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Archive for Sunday, August 14, 2011

Family still seeks answers 34 years after unsolved murder

August 14, 2011

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Katie Gillam stands in front of the Egdewood apartment where her father, Robert Conlin, was burglarized and beaten on May 21, 1977. Conlin, a local restaurateur died several days later, the beating having contributed to his death. The case has yet to be solved.

Katie Gillam stands in front of the Egdewood apartment where her father, Robert Conlin, was burglarized and beaten on May 21, 1977. Conlin, a local restaurateur died several days later, the beating having contributed to his death. The case has yet to be solved.

Police had an unnamed suspect in the 1977 home burglary and beating of Lawrence man and local restaurant owner Robert Conlin, who died days after the attack.

But more than 34 years later, the case remains unsolved.

“We just want answers,” said Douglas County resident Katie Gillam, Conlin’s daughter, who was 23 years old when her father was attacked. “There’s no closure.”

As Gillam seeks justice, the case presents numerous challenges to prosecutors and police after more than three decades.

Conlin, who was 66 in May 1977, was sleeping on the couch of his Edgewood apartment on Haskell Avenue when a black male in his 20s broke in, beat Conlin with a broom handle, and stole a large color television and $2 in cash, according to media reports at the time.

Following the early-morning assault on May 21, Conlin — who for years had owned the Our Place Cafe in downtown Lawrence — drove himself to Lawrence Memorial Hospital. He collapsed in the emergency room.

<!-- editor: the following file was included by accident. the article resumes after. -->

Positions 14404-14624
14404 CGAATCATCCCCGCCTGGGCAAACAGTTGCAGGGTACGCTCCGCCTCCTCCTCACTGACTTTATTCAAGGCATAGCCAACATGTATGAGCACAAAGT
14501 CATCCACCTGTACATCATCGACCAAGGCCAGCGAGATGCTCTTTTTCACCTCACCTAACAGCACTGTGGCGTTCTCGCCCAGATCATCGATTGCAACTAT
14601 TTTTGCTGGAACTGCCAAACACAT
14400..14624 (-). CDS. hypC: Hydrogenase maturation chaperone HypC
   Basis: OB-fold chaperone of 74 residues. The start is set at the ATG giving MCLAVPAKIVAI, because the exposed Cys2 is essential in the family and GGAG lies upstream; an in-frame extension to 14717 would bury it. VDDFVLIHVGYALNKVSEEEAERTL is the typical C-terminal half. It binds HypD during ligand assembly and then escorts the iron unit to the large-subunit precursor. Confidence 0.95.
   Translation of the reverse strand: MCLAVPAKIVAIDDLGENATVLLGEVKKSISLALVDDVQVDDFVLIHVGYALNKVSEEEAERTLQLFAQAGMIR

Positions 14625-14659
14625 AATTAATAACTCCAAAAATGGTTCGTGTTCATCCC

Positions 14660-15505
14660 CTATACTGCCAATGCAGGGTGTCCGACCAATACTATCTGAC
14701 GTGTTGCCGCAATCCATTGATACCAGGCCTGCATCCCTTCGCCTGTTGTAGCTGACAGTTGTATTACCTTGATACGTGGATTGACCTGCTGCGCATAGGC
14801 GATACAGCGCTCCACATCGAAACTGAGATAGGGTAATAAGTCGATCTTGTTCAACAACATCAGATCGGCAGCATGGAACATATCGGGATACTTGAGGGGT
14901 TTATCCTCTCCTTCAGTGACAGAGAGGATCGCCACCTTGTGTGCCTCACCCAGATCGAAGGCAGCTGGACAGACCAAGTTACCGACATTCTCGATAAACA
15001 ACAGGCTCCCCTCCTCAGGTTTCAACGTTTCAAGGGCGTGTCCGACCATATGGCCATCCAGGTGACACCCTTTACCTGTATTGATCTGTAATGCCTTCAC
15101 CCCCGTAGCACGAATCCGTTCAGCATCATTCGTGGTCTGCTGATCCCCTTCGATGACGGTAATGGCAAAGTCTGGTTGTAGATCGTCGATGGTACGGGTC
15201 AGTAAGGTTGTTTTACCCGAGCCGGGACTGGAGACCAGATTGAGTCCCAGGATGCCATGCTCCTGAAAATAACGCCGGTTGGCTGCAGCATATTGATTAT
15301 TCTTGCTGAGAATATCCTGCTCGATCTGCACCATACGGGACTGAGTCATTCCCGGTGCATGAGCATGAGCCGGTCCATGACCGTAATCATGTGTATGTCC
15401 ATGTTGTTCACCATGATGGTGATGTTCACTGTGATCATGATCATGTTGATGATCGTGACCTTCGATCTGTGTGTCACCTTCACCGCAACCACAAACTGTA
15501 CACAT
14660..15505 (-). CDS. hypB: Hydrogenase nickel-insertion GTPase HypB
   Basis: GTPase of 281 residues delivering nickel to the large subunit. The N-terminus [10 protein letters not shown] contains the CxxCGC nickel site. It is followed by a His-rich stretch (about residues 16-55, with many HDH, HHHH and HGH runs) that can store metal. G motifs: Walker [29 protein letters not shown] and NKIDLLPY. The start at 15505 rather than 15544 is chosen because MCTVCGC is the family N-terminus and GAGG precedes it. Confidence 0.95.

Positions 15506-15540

Five days later, on May 26, Conlin died.

The autopsy report cited the assault as a contributing factor in Conlin’s death — the beating caused several broken ribs and contusions on his head and all over his body. But Conlin also had advanced emphysema and heart disease, and the autopsy didn’t narrow the cause of death to one factor.

“Though numerous anatomic abnormalities were found, no one of them is considered, of itself, serious enough to have caused death,” reads the autopsy report, completed by Laurance W. Price.

Conflicting accounts

Gillam — a legal secretary in Overland Park — said that during the five days of Conlin’s hospitalization, her father was confused and exhibited bizarre behaviors. He went in and out of consciousness. Gillam and her family, including her mother — Conlin’s ex-wife, now deceased — kept vigil at Conlin’s side.

But before his death, Conlin gave police a description of his attacker, and here’s where Gillam disputes police reports of the crime.

Gillam said her father told the family he was attacked by two black men, one tall and one shorter, contradicting police accounts that Conlin told police of only one attacker.

After Conlin’s death, police and the Douglas County Attorney at the time, current Douglas County District Court Judge Michael Malone, said there were leads in the case.

While the case had gone cold for several months, the investigation had picked up in October 1977 based on new information.

“We have a suspect in the case and his whereabouts are known,” said Malone — who declined an interview request for this article — in an Oct. 6, 1977, Journal-World article. “The man has been questioned and is to be questioned again.”

Media reports also state the Kansas Bureau of Investigation was involved, taking fingerprints and other physical evidence from Conlin’s apartment. But, “Our lab analyses have turned up nothing that would assist us in the case,” Malone said at the time.

Linda Durand, a KBI spokeswoman, said the evidence they tested was turned over to the Lawrence Police Department. The KBI had no other information to provide, she said.